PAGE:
eMails are Forever

Email is forever; three tips for your safety

eMails last forever. Just because you press delete, clear your sent message or empty your trash bin on your computer, does not mean that your email is gone.  Most companies, certainly every large firm, saves emails for years – depending on their document retention policies.

5 year old email: nothing like seeing a 5 year old deleted email, blown up to 5 feet tall by 10 feet wide, to remind me of this. Our company had a large loss from a manufacturing plant explosion, and I was being deposed as party of a $60 million settlement, as the finance person who calculated the lost sales impact. During the deposition, the opposing lawyer put an email on the large screen in the room and began to grill me on its content.  It was over 5 years old, and while I did not remember it specifically – it had my tone, signature and had come from my email account. Luckily my tone was professional in an internal email to our CEO and CFO, but what if – as I have done on other occasions – I had been snarky, or made degrading comments about the other party.  Not only would it have hurt the company’s chances in the financial settlement, but I might have been personally liable, or certainly professionally embarrassed.

Leaving a company: One of the first things employers do when planning an employee’s exit is having a plan for keeping access to company files and emails, and restricting employee access.  I personally experienced this when leaving a company, who took away my access to my email address, contact list and files before I knew I was losing access.  I had luckily backed up my personal files, and had access to my 2,500 contacts, but make sure you plan ahead.  Use an external drive to maintain your personal files, don’t put them on employers shared directory.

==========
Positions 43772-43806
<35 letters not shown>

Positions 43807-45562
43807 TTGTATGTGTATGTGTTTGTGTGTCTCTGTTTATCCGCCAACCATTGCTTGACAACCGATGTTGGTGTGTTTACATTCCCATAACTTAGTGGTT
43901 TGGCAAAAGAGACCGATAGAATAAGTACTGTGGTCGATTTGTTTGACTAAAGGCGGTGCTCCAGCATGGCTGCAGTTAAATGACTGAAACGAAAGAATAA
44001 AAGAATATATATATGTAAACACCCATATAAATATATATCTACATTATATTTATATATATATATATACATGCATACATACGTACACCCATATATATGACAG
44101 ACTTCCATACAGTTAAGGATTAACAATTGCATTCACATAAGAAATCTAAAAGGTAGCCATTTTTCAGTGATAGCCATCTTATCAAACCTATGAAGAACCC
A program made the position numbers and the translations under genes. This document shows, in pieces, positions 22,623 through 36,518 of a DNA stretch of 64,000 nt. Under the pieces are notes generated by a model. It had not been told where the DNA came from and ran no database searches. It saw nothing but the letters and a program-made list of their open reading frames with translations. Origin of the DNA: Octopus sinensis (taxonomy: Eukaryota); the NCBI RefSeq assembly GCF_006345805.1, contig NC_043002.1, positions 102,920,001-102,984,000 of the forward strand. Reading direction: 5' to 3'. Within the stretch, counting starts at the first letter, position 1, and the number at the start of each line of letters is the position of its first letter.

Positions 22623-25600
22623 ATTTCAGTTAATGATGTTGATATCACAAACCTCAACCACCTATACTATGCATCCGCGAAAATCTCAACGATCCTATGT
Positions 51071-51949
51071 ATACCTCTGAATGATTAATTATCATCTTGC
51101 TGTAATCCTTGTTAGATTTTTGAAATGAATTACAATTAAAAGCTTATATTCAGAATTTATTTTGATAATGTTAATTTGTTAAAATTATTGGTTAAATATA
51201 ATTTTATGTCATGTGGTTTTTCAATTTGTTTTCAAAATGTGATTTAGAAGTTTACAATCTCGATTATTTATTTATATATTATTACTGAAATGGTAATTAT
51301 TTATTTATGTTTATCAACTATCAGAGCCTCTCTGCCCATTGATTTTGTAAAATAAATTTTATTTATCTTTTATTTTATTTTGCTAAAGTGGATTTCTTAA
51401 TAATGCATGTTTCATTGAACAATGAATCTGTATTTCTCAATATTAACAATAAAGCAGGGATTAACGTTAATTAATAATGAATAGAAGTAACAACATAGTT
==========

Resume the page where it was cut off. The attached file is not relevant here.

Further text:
Three tips to maintain proper email and file access: 

  1. Keep your work and personal emails separate.  While it may seem innocuous and more simple to shop, email your friends or schedule soccer practice using your work email – don’t do it.  Your company owns your email address and even individual emails are company property.  You should assume that folks in the IT or security group at your company are reviewing them – as it is an industry best practice. Assume that every email you write will some day be displayed on a wall for all to see. Set up a free gmail account, or via your home provider, but don’t rely on work as your personal email provider
  2. Address emails after you write them: make a habit of writing an email first, and then addressing it.  I often start with addressing an email first, and have made the mistake of inadvertently hitting send prematurely.  This also allows you to consider your tone and content of your email.  I have noticed that people are typically more aggressive in tone via email communication than voice communications, so reflect if you would actually speak the words you have written to someone.
  3. Use an external drive for your personal files, including backing up your email contacts, calendar file.